B. Enforcement of Section 8524(b)
Section 8524(c) of the ESEA, requires the Secretary to secure compliance with rules or orders with respect to an LEA that fails to certify, or is found to have certified in bad faith, that no policy of the LEA prevents, or otherwise denies participation in, constitutionally protected prayer in public elementary and secondary schools. The General Education Provisions Act also authorizes the Secretary to take actions against recipients of Federal education funds that are not in compliance with the ESEA which may include, among other things, entering into a compliance agreement with the recipient to bring it into compliance, issuing a cease and desist order, and withholding funds until the recipient comes into compliance.
C. Overview of Governing Constitutional Principles
The First Amendment to the U.S. Constitution both prevents the government from establishing religion and protects religious exercise and religious expression from unwarranted government interference and discrimination. A public school and its officials may not prescribe prayers to be recited by students or by school authorities. However, nothing in the First Amendment converts the public schools into religion-free zones, or requires students, teachers, or other school officials to leave their private religious expression behind at the schoolhouse door. The line between government-sponsored and privately initiated religious expression is vital to a proper understanding of what the Religion and Free Speech Clauses of the First Amendment prohibit and protect. Although a government may not promote or favor religion or coerce the consciences of students, schools also may not discriminate against private religious expression by students, teachers, or other employees. Schools must also maintain neutrality among faiths rather than preferring one or more religions over others.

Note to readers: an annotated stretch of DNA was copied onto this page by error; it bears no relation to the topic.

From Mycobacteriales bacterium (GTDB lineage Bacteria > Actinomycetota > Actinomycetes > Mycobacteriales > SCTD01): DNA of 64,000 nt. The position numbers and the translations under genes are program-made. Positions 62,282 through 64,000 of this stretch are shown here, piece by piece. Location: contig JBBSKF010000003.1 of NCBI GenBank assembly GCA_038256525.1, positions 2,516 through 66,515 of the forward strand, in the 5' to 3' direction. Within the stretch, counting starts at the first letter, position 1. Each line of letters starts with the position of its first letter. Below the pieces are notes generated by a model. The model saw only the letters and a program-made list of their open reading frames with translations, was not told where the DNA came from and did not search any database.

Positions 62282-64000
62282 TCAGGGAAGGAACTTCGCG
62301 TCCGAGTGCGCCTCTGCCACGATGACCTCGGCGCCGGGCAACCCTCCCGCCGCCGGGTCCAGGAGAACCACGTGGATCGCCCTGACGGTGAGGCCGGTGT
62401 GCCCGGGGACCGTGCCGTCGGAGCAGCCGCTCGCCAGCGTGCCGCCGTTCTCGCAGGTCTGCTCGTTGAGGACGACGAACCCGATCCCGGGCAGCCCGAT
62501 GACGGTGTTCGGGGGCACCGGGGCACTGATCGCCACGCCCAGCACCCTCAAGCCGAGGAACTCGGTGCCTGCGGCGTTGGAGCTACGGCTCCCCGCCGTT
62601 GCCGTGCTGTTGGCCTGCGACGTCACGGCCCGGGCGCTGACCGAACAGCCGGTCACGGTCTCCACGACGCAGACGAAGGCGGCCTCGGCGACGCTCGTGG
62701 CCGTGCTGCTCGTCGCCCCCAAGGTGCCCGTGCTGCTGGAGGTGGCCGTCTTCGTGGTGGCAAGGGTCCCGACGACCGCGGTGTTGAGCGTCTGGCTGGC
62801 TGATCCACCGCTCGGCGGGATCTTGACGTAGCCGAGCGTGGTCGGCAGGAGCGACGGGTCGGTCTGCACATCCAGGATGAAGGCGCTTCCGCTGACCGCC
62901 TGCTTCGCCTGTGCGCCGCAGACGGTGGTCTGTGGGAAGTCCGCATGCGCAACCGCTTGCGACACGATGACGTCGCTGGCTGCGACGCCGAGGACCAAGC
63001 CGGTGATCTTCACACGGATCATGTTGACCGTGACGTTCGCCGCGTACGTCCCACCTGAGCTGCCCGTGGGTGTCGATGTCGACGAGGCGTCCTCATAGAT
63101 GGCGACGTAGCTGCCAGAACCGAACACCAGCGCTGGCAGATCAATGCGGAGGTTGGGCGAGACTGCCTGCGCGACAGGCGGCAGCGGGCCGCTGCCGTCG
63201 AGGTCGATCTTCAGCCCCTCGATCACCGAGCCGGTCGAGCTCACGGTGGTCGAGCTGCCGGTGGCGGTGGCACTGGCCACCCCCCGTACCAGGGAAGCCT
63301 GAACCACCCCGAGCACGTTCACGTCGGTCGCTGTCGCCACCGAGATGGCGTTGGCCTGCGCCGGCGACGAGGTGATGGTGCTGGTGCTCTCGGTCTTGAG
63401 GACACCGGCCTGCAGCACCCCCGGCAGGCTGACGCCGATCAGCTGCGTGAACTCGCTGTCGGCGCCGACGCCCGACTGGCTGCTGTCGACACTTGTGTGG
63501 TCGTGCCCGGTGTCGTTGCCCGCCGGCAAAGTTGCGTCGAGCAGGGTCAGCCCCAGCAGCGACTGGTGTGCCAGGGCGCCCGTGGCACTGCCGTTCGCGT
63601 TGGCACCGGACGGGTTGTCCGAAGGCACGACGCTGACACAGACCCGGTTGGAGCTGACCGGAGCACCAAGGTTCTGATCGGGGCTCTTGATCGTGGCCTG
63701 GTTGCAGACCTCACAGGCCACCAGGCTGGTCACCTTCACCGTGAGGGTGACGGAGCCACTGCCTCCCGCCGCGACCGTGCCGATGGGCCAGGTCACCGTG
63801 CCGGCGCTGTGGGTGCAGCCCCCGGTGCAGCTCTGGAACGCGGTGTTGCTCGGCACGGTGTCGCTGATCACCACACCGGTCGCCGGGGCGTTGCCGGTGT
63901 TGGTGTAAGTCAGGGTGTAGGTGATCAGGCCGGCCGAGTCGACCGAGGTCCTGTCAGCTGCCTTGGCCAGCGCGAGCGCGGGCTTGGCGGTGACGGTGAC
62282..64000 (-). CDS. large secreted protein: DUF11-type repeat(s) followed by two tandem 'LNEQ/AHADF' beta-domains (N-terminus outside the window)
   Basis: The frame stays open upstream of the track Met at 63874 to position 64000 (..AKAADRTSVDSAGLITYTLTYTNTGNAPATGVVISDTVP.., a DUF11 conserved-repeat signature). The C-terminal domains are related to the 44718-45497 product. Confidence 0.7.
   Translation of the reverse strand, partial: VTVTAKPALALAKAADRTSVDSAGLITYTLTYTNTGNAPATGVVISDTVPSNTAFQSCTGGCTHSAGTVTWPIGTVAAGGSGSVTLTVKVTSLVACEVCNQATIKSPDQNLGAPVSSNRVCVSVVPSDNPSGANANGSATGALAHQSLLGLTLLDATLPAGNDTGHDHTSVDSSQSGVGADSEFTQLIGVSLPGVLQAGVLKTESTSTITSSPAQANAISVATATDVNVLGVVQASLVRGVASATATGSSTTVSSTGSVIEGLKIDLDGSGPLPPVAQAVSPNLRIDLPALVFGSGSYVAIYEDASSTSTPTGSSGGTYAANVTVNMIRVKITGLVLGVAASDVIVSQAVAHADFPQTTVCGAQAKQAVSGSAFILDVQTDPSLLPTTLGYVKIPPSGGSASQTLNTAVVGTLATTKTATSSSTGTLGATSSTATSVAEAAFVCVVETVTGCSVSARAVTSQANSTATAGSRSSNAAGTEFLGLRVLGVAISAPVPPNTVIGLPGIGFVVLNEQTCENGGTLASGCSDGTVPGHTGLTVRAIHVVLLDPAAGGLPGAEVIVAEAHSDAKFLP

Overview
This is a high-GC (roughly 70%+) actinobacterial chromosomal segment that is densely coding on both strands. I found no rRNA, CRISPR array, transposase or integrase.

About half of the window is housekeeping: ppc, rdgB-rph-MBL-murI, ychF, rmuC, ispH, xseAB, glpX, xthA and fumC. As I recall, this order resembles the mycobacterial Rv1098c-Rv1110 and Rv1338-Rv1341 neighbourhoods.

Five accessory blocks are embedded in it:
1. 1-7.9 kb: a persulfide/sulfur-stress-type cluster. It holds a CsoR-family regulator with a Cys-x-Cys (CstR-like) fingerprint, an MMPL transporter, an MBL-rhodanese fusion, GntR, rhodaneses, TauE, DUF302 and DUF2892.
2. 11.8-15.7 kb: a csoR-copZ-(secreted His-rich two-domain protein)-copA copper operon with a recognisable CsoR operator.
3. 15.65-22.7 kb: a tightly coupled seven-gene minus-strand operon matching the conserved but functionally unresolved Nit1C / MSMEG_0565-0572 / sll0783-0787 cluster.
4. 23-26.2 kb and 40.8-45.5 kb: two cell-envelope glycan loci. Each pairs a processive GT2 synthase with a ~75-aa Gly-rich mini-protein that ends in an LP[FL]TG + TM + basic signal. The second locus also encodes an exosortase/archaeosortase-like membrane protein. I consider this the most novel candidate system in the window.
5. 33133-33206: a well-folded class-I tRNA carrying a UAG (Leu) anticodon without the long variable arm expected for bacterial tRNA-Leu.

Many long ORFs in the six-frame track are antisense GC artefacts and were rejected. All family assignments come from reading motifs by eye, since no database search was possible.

Religious Expression in Public Schools News
The Guidance also addresses a number of circumstances which may arise in Public Schools when governing Constitutional principles related to prayer and religious expression. With regard to prayer the following scenarios are analyzed and USDE provides guidance on how to address such circumstances.
- Prayer and Religious Exercise During Non-Instructional Time
- Organized Prayer Groups and Activities
- Teachers, Administrators, and Other School Employees
- Moments of Silence
- Accommodation of Prayer and Religious Exercise During Instructional Time
- Student Assemblies and Noncurricular Events
- Prayer at Graduation
- Baccalaureate Ceremonies
With regard to religious expression other than prayer, the Guidance articulates the best means of addressing the following circumstances.
- Religious Literature
- Teaching about Religion
- Student Dress Codes and Policies
- Religious Expression in Class Assignments and Homework
- Excusals for Religious Activities
MBM Law Consults Public Schools on Prayer in School
If you are an elementary, secondary, or high school in need of education law guidance, the top education attorneys at MBM Law may be able to assist you. Our experienced team is knowledgeable and up-to-date on the changes happening such as prayer in school and other religious expression updates. Please email or contact our team today to get started.